Three college friends hope to cash in on the thirst of their generation.
“Think spiked seltzer without the bubbles,” said Richard Roy, co-founder of NOCA, which last week launched a new non-carbonated spiked water aimed at female millennials.
With a friendship forged in a college investment group, Roy and two fellow 2016 grads of the University of New Hampshire quit their finance jobs to form the Newmarket-based beverage company.
The 20-something trio tapped not only what they learned while pursuing their degrees but also used school connections to meet new advisers and investors.
Without help from UNH, bringing NOCA to market would have been “impossible literally,” acknowledged co-founder Galen Hand.
It took a university to make a beverage company.
Even before graduating, the trio brainstormed ideas about new startups or business opportunities.
“The three of us became very close friends,” Hand said.
After college, however, they went their separate ways — to Illinois, New York and Massachusetts — and kept in touch by text message.
Hand quit his job first, leaving a Chicago investment banking position last July.
“I took the 17-hour drive back to New Hampshire and moved back into my house and spent six to eight weeks idea-generating and doing due diligence,” he said. The trio identified industries they liked, and then worked to see if “there was some area where we could carve out a niche,” Hand said.
He called the non-carbonated spiked water idea a “golden ticket” because no company had developed that particular niche. But before they got their product into stores, they were beaten to the market by Pura Still, another spiked water without bubbles.
“That was a little bit of a shell shock,” recalled Hand. But later, “we realized it was probably the best thing that could have happened to us,” he said. “They proved out this was a market.”
Active UNH ties
One of Hand’s mentors connected him to former beverage executive Jude Blake, who had served on the University System of New Hampshire’s board of trustees and already had pledged $8 million of her estate to the university to support students.
Blake, who chairs the board of directors of the Peter T. Paul College of Business and Economics at UNH, already was familiar with Hand and NOCA’s third co-founder, Alex Febonio of Boston, through the business school.
She became an early adviser and investor of NOCA.
“I think they’ve got the drive to be successful,” Blake said. “I’m betting my money on them.”
Hand valued Blake’s advice on the importance of getting their product into stores quickly.
“We took that very seriously and escalated our timeline to make sure we’d get to market this spring,” Hand said.
Blake, who served in high-level marketing roles for Pepsi and the G. Heileman Brewing Co., was happy to share her insights with the grads.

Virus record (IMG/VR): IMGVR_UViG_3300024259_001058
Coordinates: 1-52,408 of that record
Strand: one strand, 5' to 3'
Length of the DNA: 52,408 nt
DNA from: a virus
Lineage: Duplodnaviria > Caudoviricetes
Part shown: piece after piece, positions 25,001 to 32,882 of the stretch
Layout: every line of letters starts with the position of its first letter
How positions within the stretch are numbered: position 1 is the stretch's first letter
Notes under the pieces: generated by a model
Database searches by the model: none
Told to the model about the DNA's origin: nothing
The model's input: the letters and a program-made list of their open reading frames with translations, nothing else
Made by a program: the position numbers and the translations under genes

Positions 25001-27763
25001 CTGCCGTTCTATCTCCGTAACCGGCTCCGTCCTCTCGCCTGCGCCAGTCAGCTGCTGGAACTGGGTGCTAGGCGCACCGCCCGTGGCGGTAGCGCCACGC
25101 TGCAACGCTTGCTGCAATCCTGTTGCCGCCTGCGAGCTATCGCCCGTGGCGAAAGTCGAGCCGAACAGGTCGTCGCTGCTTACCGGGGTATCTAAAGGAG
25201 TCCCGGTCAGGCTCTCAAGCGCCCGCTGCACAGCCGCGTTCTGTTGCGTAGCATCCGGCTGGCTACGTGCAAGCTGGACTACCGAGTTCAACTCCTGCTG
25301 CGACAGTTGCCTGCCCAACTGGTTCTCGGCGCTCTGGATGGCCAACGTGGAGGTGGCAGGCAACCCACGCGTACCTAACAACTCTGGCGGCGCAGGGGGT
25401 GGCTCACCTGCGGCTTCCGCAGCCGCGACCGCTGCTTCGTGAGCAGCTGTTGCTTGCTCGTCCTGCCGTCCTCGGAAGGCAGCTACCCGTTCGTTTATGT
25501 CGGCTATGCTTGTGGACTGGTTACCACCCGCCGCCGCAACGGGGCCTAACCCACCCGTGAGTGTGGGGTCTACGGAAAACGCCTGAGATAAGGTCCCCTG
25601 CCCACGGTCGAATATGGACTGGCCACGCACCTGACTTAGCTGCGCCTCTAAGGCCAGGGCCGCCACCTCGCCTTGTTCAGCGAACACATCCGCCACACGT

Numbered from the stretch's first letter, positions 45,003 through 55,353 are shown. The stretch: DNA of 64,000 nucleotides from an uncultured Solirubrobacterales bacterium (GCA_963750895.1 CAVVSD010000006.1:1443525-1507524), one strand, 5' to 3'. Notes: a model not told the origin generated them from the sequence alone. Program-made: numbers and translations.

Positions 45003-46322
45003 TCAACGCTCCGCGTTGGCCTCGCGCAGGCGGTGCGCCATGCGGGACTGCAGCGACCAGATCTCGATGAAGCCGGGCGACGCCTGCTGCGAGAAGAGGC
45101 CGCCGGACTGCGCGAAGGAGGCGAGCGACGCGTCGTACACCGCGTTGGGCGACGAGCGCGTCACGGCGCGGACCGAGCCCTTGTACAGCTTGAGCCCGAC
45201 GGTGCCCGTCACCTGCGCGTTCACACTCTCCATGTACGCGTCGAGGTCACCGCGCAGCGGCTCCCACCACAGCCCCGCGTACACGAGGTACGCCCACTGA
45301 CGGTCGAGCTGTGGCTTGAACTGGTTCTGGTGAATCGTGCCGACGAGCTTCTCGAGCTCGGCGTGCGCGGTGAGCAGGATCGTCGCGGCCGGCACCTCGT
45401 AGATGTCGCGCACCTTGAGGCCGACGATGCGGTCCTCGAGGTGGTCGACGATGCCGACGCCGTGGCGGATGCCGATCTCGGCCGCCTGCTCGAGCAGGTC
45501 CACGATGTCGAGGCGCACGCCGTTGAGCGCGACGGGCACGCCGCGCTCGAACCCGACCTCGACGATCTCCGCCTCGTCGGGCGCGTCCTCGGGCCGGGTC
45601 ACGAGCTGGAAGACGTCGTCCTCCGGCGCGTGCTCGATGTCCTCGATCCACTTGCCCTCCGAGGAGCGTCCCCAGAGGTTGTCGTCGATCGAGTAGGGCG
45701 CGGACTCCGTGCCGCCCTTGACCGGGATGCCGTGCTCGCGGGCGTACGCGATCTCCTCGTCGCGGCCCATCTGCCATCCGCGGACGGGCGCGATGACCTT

“I said be a fast follower,” she said. “It’s often good to be Number 2 because Number 1 has to create the market. Number 2, with a better product — which I think NOCA has — can beat the market.”
She said startup companies are “as much about the team as the idea.”
Blake offered four pieces of general advice for would-be entrepreneurs:
The product has to deliver.
Distribution is key.
Speed to market.
Don’t be undercapitalized.
Blake also hooked them up with Vital Design, a digital marketing agency in Portsmouth that designed the colorful NOCA cans.
NOCA has raised more than $400,000 in financing, Roy said. And Blake wasn’t the only UNH investor.
Peter T. Paul — yes, the same UNH grad who gave the millions that built the new business school — and Morgan Rutman, who’s heavily involved in UNH, also were “investors, advisers and early supporters,” according to Roy.
The trio also received help from current students.
A UNH student-run digital marketing agency “helped us strategize a marketing plan at launch, what things to be thinking about as well as helping us with some social media content creation,” said Roy, who lives in North Hampton.
A UNH beverage management class “helped us prove out the viability of the product relative to our competitors through a blind taste test with roughly 100 students,” Roy said. “The results were overwhelmingly positive and NOCA ranked roughly 60 percent higher than our only direct competitor.”
In stores soon
While headquartered in Newmarket (in Hand’s residence), the NOCA contracts with a company in Baltimore to make and can the product.
Roy said their company has sold 4,000 cases to four distributors who will place the beverage in stores in New Hampshire and Massachusetts. NOCA will launch in roughly 100 New Hampshire stores, but not in supermarkets. A six-pack will cost between $8.99 and $9.99.(tncms-asset)7cbf62cc-7d7c-11e9-9fb5-00163ec2aa77(/tncms-asset)
NOCA comes in three flavors: watermelon lime, dragon fruit mango and triple berry. A 12-ounce can has 95 calories and 4.5 percent alcohol by volume.
NOCA is planning a launch event at WeWork in Boston on Thursday.
Blake said the trio needs to sort out job titles and duties soon, something Hand said would come in time.
Hand, who estimated the company would turn an operational profit in three to nine months, said he isn’t looking back.
“This venture suits me. It gets the way I think and my personal aspirations more than my previous occupation,” he said. “We’re building a brand and company, and I’m also working with my best friends.”